Estherville’s Power is in experienced hands

City council tours electric production plant to start facility tour series


Bret Mace took city council members on a tour of Estherville’s electric production facility at Monday evening’s council meeting. By the end of the tour, city council member Brandon Carlin said, “As impressive as the equipment is, I’m just as impressed with the knowledge of the people working there.” Mace is foreman of the electrical production department. Brad Friesner, electric utility superintendent, and operator Dale Bradley also led the facility tour.
Mace said the city of Estherville has five generation units: Engine #2, Nordberg, is used only in an emergency situation. It does not meet EPA ruling on emissions. The remaining four engines: #3 Cooper (4.200 HP, 3,000 kw), #4 Enterprise (5,574 HP, 3,500 kw), #5 Enterprise (5,574 HP, 3,500 kw), and #7 Cooper (4,200 HP, 3,000 kw) run at 80% capacity due to the age of the units. The units range in origination from 1960 to the “baby” at 1969. At the 80% mark, the plant can produce 13 megawatts.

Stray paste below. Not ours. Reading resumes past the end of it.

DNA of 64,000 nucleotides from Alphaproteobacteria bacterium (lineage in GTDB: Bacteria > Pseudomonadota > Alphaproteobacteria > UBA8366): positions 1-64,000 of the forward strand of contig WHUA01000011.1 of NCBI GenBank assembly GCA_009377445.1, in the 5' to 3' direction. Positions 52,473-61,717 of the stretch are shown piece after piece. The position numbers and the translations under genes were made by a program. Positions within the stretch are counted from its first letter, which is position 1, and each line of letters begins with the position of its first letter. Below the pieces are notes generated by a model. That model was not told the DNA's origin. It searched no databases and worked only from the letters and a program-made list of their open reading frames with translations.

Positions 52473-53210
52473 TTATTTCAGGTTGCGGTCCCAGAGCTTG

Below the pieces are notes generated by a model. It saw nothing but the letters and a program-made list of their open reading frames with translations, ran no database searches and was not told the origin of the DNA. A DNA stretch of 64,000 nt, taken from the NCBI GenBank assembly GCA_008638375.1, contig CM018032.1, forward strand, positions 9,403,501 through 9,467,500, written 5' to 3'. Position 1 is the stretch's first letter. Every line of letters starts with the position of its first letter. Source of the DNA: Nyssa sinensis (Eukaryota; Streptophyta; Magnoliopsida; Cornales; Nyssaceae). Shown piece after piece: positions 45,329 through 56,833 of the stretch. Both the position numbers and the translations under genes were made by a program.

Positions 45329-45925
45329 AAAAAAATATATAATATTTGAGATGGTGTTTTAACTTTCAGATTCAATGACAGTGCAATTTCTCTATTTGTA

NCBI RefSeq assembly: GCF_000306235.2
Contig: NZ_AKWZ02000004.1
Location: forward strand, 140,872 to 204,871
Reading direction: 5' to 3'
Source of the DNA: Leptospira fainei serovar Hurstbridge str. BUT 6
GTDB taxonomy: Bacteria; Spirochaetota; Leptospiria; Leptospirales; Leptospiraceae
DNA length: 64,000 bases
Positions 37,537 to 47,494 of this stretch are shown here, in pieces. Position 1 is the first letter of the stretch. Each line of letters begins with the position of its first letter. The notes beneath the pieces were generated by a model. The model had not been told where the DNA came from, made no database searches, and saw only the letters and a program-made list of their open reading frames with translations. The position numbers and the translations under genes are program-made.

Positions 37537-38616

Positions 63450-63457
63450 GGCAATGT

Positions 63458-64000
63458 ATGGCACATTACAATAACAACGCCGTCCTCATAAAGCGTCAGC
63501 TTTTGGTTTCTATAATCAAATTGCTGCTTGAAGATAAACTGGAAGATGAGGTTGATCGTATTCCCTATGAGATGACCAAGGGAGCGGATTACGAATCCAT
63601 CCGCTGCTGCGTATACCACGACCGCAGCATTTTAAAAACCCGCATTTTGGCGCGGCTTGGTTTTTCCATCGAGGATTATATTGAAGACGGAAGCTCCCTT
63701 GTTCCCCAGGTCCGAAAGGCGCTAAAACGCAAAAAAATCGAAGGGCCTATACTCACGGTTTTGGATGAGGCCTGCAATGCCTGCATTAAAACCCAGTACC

Mace said, “In the event of a complete power failure from our supplier, the plant has a standby generator to the power plant. This power allows us to operate the lights and equipment necessary to start the plant. The standby generator is a 75 kilowatt generator the city purchased from Hicklin Power Co. of Des Moines. That generator is operated by a John Deere motor.”
The five largest consumers of the city’s electric power are Estherville Foods, Avera Holy Family Hospital, the Wastewater Treatment Plant, Hy-Vee, and ELC Middle School.
In the last decade, the electric production department has completed several major maintenance projects, including an overhaul of the #4 Enterprise engine last year, removing the heads and installing new gaskets and upper liner seals on Coopers #3 and #7 in 2015, installing catalysts on engines, 3, 4, 5 & 7 in 2014 and an engine overhaul on #5 Enterprise in 2010,
Estherville elected to establish a power plant in 1894. In 1896, the city purchased a Buckeye engine and two boilers. Various replacements came in during the 1930s through the 1960s.
For the summer of 2021, the peak usage was on July 27 at 5 p.m. The high temperature that day was 93 degrees. The daily peak over the winter of 2021 was on Feb. 15 at 7 p.m. For the fiscal year July 1, 2020-June 30, 2021, the total system power purchase was 58,366,692 kilowatt hours.


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